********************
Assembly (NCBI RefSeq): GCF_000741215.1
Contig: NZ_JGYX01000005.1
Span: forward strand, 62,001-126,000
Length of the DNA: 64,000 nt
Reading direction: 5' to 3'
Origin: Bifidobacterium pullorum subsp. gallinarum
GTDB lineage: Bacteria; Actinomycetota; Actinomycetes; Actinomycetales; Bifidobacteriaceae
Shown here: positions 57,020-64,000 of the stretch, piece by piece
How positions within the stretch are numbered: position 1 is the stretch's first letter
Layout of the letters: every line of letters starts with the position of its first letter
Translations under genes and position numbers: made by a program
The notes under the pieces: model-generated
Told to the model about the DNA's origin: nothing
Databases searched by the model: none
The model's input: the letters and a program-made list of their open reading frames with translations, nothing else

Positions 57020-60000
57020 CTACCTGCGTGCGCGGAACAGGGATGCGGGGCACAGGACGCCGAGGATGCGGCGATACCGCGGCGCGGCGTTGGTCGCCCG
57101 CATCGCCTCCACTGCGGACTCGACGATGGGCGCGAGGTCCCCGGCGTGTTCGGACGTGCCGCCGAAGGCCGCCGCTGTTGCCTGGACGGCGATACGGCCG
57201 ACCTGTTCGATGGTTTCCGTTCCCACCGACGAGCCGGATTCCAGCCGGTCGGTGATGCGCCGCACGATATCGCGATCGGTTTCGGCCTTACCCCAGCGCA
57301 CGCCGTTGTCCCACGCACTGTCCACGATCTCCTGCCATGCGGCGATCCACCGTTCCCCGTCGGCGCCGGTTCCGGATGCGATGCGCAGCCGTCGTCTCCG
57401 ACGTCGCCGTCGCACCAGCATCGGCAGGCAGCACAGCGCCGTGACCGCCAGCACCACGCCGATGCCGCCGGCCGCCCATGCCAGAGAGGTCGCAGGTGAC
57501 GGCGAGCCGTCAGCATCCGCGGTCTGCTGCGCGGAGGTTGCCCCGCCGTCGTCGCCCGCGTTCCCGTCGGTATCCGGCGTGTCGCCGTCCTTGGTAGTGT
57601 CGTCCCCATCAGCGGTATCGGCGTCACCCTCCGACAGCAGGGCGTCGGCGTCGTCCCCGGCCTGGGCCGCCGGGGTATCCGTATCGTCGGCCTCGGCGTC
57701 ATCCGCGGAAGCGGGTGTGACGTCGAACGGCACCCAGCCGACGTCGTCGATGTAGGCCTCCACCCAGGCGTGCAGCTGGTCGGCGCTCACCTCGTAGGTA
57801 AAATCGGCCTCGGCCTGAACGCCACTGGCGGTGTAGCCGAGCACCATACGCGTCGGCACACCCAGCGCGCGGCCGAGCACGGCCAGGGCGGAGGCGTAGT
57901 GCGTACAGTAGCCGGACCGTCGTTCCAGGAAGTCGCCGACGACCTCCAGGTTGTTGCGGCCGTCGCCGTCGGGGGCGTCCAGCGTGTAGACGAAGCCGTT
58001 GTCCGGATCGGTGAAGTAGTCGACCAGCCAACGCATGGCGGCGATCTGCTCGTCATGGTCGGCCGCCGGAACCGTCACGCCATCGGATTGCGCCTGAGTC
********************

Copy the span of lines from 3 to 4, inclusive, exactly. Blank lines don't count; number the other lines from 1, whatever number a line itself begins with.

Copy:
Span: forward strand, 62,001-126,000
Length of the DNA: 64,000 nt